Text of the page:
Now showing 1 - 2 of 2
ItemAn evaluation of timber drying problems in terms of permeability and fine structureKininmonth, John Alexander (1931-) ( 1970)The relationships of difference in rate of drying to permeability and wood structure were determined for two angiosperms and one gymnosperm. These investigations took two particular drying problems as a basis for study and attempted to explain why: - heartwood of Nothofagus fusca (red beech) takes many times longer to dry than sapwood. - green sapwood of Pinus radiata (radiata pine) dries readily but, if dried and pressure-treated with water-borne preservatives, its subsequent drying is greatly retarded. Test material was used from 14 trees of N.fusca from New Zealand, four trees of Eucalyptus regnans (mountain ash) and seven trees of P.radiata from Victoria, Australia and the experimental work was carried out under three headings: (a) Unidirectional drying. Small specimens, sealed on all except one pair of grain faces, were dried in a laboratory kiln at temperatures up to 60C. Comparisons were made between radial and tangential drying in sapwood and heartwood or in green and resaturated specimens; effects of treatments such as steaming were also assessed. Moisture gradients were determined to show the contribution of free water movement to overall drying. (b) Permeability studies. A method was developed to measure the transverse permeability of green wood to the flow of micro-filtered water; established methods were used for longitudinal permeability. Data for P.radiata met the requirements allowing application of Darcy's Law for flow of fluids through inert porous media and N.fusca approximated them. Pathways of flow were determined with chemical stains. (c) Wood structure. The transmission electron microscope was used to compare the appearance of pit membranes and the cell walls in sapwood and heartwood of N.fusca. In P.radiata, emphasis was on determining the percentage of bordered pits that were aspirated in sapwood - green, after drying and resaturation and after various treatments - and relating this to differences in drying and permeability. The main conclusions drawn from this study are: (a) The green sapwood of N.fusca and E.regnans is permeable to micro-filtered water in the radial and tangential directions. After drying and resaturation, the permeability of N.fusca is unchanged but that of E.regnans is drastically reduced, particularly in the tangential direction. The heartwood of both species is impermeable when tested at a pressure differential of 40 cm.Hg. (b) Differences in the permeability of N.fusca can be explained by differences in the appearance of pit membranes in sapwood and heartwood: in heartwood, the membrane surfaces are usually completely occluded when viewed as replicas in a transmission electron microscope; in sapwood, the surfaces are always less occluded often exhibiting a clean primary well texture. It is inferred from studying the effects of various extraction treatments that the pit membrane surfaces in sapwood are less occluded than indicated by the appearance of replicas. (c) Plasmodesmata may provide pathways for mass movement of liquids in the radial direction in the wood, but, in other pits, without obvious pores, permeability probably results from movement through the general structure of the pit membrane. (d) Heartwood of N.fusca takes several times longer to dry than sapwood because of its reduced permeability coupled with lower rates of moisture diffusion. (e) Contrary to previous reports, at least 80 percent of the bordered pits in green sapwood of P.radiata are open, irrespective of distance from the outside of the tree. After drying and resaturation most pits are aspirated and the wood is much less permeable than in the green state. (f) The condition of the bordered pits has an effect on the rate of drying in the tangential direction - causing a marked reduction in resaturated material - but has no appreciable effect on radial drying which is little different in green or resaturated wood.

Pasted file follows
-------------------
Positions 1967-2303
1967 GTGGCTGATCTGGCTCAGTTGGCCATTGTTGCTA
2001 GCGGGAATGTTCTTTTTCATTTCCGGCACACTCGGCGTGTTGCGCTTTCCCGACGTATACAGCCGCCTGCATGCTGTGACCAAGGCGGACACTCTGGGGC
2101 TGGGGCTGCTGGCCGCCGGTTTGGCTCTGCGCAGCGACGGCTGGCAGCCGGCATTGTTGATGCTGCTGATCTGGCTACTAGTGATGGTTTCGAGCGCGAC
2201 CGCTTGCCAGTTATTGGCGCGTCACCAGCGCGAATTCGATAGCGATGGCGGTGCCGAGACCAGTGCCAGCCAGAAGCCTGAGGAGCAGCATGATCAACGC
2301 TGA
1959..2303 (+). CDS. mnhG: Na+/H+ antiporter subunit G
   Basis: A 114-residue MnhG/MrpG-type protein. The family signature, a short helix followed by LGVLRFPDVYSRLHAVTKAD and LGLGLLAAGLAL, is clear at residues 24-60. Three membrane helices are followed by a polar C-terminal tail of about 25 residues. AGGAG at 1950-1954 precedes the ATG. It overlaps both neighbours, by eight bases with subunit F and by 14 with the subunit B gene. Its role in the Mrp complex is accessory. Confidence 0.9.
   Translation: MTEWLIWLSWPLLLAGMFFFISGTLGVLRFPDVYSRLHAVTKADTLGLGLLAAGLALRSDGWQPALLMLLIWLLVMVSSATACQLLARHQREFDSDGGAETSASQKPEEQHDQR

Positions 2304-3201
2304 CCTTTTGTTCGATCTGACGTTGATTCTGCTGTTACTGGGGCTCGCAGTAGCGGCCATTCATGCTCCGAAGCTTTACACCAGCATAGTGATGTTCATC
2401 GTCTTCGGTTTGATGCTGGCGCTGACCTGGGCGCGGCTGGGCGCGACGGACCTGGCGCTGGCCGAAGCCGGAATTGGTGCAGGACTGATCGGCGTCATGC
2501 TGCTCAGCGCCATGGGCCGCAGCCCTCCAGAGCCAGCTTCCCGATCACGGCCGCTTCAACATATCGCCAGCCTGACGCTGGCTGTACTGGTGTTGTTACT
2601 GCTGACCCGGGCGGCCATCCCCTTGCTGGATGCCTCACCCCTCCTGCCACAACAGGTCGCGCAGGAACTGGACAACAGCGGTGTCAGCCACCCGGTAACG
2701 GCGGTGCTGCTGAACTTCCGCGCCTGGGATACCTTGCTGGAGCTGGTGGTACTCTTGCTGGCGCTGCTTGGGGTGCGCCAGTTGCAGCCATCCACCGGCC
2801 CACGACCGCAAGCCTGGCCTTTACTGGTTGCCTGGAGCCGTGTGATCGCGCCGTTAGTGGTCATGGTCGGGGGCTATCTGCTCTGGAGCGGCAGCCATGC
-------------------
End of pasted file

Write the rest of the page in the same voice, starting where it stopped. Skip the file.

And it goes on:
ItemStudies of the natural and chemically-enhanced resistance of wood to decayDa Costa, Edwin Warner Brandon ( 1977)The researches described in the attached papers followed a prolonged period of change and development. The initial purpose was to evaluate in the laboratory the probable durability of Australian timbers in service as poles, posts, sleepers and so on. (Papers A1, A2, A3, A4). These papers were at the time of publication more rigorous and comprehensive than any published tests. (In this connection, it should be noted that the “Progress Report” series of the Division of Forest Products were distributed to all known major research workers in the field, abstracted in major abstracting journals, and freely cited in publications. Divisional policy was at that time opposed to publication of results in scientific journals, rather than specialized reports with “targeted” distribution). They were especially notable in the variety of test fungi used; in the development of testing techniques which would allow decay in dense timbers (based on extensive so far unpublished experiments on varying technique parameters); in the use of statistical analyses; and in recognition that no single value can be assigned to “natural durability”, a theme developed in A14, my final definitive paper on natural durability, which should be a seminal paper for future work in this field. A major contribution has been the clear understanding that weight losses in decay tests cannot have any absolute value and that tests are essentially comparative. Classification of natural durability is therefore best obtained, not by arbitrary classification on weight losses, but by close comparison with “yardstick” timbers whose durability is thoroughly familiar. (A11, A12, A14). These papers, and several unpublished experiments of the same nature, contributed largely to the lists of natural durability of timbers published by the Division of Forest Products and used in Australian Standards (e.g. As 1604 – 1974, on preservation of sawn timber). Similar inter-species comparisons were later made of Papua New Guinea timbers (A11) where information on natural durability, vital to effective utilization of mixed hardwood rain forests, was virtually absent. From this work on inter-species variation in durability, there came an interest in the causes of this variation and this was investigated for several years in collaboration with Dr. P. Rudman (A3, A4, A7, A9, A10). The initial and critical paper in this series (A3) was a seminal paper in being the first paper to adopt a “toxicity balance” approach, in which the decay resistance of untreated wood, of extracted wood, and of susceptible wood containing these extractives was measured. This was important because previous workers had concentrated on the toxicity of specific extractives as the explanation of durability, neglecting the possibility that the wood might still be durable after complete removal of these extractives, due to other extractives or to physical factors. My approach also took account of the detoxification of extractives during removal and of the effect of their original distribution in the wood. The paper also contained the first description of a reliable and precise technique for determining decay resistance of wood meal of a variety of species. Since adequate extraction required conversion of wood to a finely-divided form, this technique was essential and was unexpectedly difficult to develop. The general design of the work the decay technique, the decay tests and interpretation of the results were the work of the senior author. This line of work on chemical reasons for decay resistance was gradually transferred to Dr. Rudman. Because of the reputation acquired from earlier work on natural durability, work on natural durability of teak (Tectona grandee) was requested by the Food and Agriculture Organization (FAO) of the United Nations. This was concerned with relative durability of plantation-grown and natural teak and with possible detrimental effects of high growth rates on durability. The resultant work (A5, A6, A7, A8) showed that the widely held belief that fast frown timber was less durable was, at best, only partially true. The papers were important in describing some of the few attempts to test this experimentally and in pioneering multiple regression analyses to assess the relative importance of silvicultural, factors in durability of teak and the potential importance of decay resistance testing in selection and breeding of teak and other timbers. The early stages of my research in wood pathology were confined to natural durability, but with the establishment and rapid growth of a pressure-impregnation wood preservation industry in Australia, and the world-wide need for more sophisticated treatments, my research activities changed to study of chemically enhanced decay resistance. After some preliminary investigations to solve urgent problems (B1, B2, B3), they took the form of an intensive study of water-borne preservatives (especially copper-chrome-arsenic preservatives or “CCA”) and factors affecting their efficiency (B4, B5, B6, B7, B16, B19); and also a study of factors affecting the performance of Australian [?] (B8, B10, B11, B12, B18, B20). CCA studies were important as being the most comprehensive studies to that date of fixed water-borne preservatives (B6) and as the first to discuss the effect of wood substrate on preservative performance (B7), a topic of international recognition in the 1970’s. My demonstration of the enormous variation in CCA tolerance of basidiomycete wood-destroying fungi (C1) led to a fundamental study of fungal tolerance (c4, C5, C6). This included the original discovery that basidiomycete cultures could be dedikaryotized by toxic agents (C2, C3) a discovery of considerable importance to general biology and experimental fungal taxonomy, as well as to wood pathology (C5). My later discovery that the toxic effects of arsenic could be antidote by phosphate (B16, C7, C8, B19, B21) is also one of fundamental importance to general biology, as well as to wood pathology, especially to techniques of standard testing of wood preservatives (C7, C8). The research on creosote established conclusively that removal of phenols from low temperature creosotes lowered their efficiency and led directly to a revision of the Standards Association of Australia specification for creosote (despite considerable opposition from manufacturers). The work on use of propylene oxide for sterilization (B10, B11) had important implications in view of its widespread use in laboratory tearing (e.g. in British Standard 338; 1961). I was probably the first worker to use propylene oxide as a sterilant for wood specimens (B3, C1) and have much unpublished data on its use, as well as the best statement to date (B11) of its limitations. Apart from work on CCA and on creosotes, I studied various organic solvent preservatives (B9, B13< B14) and also studied the use of special techniques for preservation of plywood (B15, B17). In general, these papers are regarded as making a substantial contribution to the science of wood pathology and of biodeterioration as well as having had some influence in the application of wood preservation technology in Australia and overseas. Many of the papers (e.g. A1, A3, A8, A10, A11, A14, B6, B9, B17, B20, C1, C2, C5, C6, C7) introduced novel concepts and techniques.